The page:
On Saturday, the Greek politician Panos Kammenos urged citizens to remain calm because the country banking system is not about to collapse, as rumors has it. But Greeks are increasingly nervous, and many of them have spent hours before an ATM to withdraw their money.
Mr. Kammenos’s appeal came hours after the Prime Minister announced that a national referendum would be kept next weekend on the bailout terms proposed by Greece’s foreign creditors.
But population is concerned that a cash-strapped government may impose restrictions in the amount they can withdraw from banks.
“Citizens should not be scared, there is no blackmail. The banks won’t shut, the ATMs will (have cash). All this is exaggeration,”
said Mr. Kammenos during a public interview.
Until now, Greeks had withdrawn billions of dollars from their bank accounts out of fear of capital control plans. The situation is tense especially because of the bailout deal Greece needs to accept to dodge default.
On Saturday, Prime Minister Alexis Tsipras proposed that the austerity terms of the deal should be subjected to a public vote. The proposal follows a session of failed negotiations with international creditors on Thursday.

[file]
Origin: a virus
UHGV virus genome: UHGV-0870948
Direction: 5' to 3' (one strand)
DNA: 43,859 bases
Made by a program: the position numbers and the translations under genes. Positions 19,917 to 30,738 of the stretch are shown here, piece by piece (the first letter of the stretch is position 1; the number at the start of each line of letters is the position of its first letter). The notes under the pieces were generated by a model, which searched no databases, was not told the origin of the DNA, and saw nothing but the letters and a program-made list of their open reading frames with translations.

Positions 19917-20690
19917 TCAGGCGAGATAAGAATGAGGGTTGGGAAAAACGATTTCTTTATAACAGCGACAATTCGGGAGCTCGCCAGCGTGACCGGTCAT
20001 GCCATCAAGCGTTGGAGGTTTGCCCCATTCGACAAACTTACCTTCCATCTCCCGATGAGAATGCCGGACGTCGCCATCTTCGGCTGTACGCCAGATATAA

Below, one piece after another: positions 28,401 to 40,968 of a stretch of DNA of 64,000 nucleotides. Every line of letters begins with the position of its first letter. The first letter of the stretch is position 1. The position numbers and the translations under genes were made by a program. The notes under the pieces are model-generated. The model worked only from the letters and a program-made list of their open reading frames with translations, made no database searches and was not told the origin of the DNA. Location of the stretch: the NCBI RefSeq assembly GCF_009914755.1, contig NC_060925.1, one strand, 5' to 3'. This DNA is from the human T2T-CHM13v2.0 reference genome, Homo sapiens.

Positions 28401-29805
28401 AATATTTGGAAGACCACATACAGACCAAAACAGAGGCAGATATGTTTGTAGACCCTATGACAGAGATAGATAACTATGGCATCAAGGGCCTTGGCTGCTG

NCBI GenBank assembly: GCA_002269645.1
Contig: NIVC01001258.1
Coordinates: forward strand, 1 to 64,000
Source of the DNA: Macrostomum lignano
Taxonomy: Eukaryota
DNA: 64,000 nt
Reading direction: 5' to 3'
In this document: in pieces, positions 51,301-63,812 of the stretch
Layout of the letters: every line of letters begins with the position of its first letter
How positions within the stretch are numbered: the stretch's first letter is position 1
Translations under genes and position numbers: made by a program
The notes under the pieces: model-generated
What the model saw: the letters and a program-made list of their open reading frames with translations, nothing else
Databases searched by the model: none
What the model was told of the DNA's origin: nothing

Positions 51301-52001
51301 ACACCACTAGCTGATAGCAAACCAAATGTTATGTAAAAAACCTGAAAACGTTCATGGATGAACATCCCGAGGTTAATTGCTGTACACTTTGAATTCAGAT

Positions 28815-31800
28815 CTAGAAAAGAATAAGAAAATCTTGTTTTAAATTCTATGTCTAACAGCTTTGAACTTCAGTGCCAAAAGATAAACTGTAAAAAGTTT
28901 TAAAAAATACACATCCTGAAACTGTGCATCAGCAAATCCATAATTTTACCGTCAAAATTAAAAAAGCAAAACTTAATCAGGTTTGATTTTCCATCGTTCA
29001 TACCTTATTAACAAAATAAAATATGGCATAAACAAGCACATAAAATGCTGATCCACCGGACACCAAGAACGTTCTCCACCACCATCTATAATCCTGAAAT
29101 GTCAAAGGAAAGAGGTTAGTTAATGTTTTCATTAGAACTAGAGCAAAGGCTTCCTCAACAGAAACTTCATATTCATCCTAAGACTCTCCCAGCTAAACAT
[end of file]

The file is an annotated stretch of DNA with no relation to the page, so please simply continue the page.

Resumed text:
Last week, Greek politicians declined to accept more austerity measures that would negatively impact the Greek’s pensions. The issue had been a controversial issue ever since the Syriza party came to power early this year.
On Thursday, the Greek Prime Minister deemed the terms of international creditors “blackmail” and disclosed the referendum later in the night. He argued Saturday that the terms are very harsh and will significantly affect the future of the country, so “the sovereign will of the Greek people” should have the last word on the issue.
The referendum is slated for June 5, and the government promised to bow before the will of their people. Greek lawmakers also said that their creditors’ demands were violating the European legislation along with the basic rights to dignity, work, and equality.The Prime Minister said that his country was humiliated and blackmailed during negotiations.
Greece’s major creditors are the International Monetary Fund (IMF), the European Central Bank and Germany. The country owes its lenders about $3.8 billion. So, politicians have thought of a last minute Icelandic default, i.e. to nationalize all banks and impose capital controls.
On Monday, however, they changed their mind and said that banks will function normally. On June 30, Greece must return to the IMF a $1.72 billion debt. But as there are no prospects of doing so, a first default is looming.
Image Source: World Buletin